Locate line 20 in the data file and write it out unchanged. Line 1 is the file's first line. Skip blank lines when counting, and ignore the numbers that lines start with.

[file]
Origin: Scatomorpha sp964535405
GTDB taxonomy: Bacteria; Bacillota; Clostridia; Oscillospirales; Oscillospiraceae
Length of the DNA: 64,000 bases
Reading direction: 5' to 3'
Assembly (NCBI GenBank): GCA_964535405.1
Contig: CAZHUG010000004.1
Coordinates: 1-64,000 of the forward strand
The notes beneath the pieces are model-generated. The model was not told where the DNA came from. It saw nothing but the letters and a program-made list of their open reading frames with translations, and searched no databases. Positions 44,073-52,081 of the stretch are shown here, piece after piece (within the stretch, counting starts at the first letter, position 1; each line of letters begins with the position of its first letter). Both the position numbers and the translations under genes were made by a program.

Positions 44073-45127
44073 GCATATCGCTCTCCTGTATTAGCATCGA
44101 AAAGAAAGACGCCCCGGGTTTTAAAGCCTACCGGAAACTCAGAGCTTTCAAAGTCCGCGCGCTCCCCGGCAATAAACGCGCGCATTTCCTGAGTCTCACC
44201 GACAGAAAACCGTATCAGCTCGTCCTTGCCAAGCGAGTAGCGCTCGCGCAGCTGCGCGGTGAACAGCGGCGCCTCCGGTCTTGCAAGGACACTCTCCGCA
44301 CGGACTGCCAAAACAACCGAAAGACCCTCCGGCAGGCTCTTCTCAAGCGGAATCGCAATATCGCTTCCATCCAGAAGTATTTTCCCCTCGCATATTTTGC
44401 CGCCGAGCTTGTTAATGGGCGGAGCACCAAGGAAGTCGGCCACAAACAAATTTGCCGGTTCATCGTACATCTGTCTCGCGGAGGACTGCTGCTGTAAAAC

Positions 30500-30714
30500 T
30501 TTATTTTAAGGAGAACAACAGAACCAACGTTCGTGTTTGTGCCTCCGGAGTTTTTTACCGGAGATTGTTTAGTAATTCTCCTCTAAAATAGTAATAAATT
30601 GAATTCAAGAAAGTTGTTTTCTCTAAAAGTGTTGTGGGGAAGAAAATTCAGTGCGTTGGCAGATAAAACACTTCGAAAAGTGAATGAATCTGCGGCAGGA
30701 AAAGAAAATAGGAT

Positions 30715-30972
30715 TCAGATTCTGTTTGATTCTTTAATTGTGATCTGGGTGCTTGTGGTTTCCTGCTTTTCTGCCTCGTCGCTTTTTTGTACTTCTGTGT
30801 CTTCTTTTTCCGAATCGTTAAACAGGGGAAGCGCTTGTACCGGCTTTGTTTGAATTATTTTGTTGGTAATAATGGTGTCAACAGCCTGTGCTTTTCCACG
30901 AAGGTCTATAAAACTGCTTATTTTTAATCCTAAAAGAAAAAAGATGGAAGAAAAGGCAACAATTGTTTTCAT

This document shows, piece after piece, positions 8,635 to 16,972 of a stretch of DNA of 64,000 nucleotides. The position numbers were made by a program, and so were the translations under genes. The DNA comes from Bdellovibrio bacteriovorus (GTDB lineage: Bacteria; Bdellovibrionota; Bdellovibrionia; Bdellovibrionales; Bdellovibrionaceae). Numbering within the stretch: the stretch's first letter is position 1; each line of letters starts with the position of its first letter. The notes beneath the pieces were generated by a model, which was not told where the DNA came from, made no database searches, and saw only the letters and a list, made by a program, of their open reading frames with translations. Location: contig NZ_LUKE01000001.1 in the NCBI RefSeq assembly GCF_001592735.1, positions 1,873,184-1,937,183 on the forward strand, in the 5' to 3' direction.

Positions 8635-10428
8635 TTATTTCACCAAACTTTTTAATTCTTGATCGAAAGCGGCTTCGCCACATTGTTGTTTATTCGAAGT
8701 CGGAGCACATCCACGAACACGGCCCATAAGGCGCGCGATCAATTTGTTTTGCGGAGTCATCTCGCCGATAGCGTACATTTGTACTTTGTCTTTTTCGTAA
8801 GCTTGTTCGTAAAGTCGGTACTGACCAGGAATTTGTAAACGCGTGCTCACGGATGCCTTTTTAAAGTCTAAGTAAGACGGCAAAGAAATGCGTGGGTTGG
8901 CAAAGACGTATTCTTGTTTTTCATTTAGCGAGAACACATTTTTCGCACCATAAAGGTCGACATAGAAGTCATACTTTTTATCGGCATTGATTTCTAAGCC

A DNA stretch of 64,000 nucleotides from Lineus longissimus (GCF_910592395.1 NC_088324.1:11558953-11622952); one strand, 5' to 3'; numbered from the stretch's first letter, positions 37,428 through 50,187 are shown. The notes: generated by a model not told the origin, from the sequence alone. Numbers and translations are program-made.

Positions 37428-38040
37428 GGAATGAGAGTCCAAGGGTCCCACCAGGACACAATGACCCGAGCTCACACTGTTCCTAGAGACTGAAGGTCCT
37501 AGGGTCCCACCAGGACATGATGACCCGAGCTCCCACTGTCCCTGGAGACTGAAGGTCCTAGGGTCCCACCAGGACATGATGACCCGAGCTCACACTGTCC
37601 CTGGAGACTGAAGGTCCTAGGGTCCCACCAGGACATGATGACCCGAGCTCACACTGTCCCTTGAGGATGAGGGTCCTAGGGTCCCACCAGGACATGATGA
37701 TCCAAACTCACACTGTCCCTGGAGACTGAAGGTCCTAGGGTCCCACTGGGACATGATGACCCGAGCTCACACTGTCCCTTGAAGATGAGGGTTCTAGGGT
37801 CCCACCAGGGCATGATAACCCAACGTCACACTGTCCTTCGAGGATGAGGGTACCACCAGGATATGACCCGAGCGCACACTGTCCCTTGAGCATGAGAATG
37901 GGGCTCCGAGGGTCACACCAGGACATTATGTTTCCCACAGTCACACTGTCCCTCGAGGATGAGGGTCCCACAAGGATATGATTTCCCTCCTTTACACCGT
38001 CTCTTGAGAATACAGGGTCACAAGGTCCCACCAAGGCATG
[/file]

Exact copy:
Positions 30715-30972